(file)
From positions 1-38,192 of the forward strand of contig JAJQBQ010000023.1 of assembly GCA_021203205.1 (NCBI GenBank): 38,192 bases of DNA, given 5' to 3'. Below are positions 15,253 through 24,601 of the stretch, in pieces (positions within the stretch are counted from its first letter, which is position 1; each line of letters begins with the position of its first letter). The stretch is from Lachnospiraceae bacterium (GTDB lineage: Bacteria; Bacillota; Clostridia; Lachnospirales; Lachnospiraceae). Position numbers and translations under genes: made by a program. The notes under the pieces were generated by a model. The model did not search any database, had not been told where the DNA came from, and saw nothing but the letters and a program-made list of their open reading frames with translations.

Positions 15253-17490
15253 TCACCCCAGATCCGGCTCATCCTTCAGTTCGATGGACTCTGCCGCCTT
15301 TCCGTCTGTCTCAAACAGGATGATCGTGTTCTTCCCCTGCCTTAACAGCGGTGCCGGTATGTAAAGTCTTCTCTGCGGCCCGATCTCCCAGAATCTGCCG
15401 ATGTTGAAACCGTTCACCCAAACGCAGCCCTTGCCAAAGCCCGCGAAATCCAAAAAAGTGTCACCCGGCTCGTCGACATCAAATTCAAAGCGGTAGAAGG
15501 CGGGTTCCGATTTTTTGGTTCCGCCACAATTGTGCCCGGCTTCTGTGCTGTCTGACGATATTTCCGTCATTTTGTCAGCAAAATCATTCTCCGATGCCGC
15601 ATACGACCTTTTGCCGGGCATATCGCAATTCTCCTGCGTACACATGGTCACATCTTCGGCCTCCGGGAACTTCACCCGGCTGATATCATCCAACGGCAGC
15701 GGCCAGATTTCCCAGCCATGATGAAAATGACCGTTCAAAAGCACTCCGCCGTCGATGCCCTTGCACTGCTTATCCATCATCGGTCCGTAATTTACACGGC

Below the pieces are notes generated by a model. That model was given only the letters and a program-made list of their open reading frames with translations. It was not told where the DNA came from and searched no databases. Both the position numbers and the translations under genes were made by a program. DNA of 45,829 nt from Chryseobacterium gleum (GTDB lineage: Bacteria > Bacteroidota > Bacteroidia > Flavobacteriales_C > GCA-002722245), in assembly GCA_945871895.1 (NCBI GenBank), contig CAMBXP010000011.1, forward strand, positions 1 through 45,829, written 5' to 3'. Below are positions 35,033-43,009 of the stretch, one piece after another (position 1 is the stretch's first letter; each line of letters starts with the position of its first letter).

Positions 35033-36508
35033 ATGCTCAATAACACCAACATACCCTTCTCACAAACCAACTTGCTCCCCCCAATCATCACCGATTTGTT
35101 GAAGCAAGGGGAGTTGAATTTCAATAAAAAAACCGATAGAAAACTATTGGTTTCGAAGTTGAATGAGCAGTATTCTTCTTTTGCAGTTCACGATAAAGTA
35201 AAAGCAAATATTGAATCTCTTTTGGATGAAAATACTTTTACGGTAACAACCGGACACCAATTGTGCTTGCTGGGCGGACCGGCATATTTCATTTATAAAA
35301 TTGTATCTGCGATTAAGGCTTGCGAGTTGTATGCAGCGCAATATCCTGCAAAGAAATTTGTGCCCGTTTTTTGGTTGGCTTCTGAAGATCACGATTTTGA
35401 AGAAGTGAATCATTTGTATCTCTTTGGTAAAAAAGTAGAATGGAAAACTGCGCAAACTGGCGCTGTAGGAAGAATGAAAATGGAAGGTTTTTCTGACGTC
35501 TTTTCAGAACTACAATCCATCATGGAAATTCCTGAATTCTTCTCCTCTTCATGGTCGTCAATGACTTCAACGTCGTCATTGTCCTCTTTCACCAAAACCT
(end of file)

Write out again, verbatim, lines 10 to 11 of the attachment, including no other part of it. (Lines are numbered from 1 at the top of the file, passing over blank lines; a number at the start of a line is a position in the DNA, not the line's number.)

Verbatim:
Positions 35033-36508
35033 ATGCTCAATAACACCAACATACCCTTCTCACAAACCAACTTGCTCCCCCCAATCATCACCGATTTGTT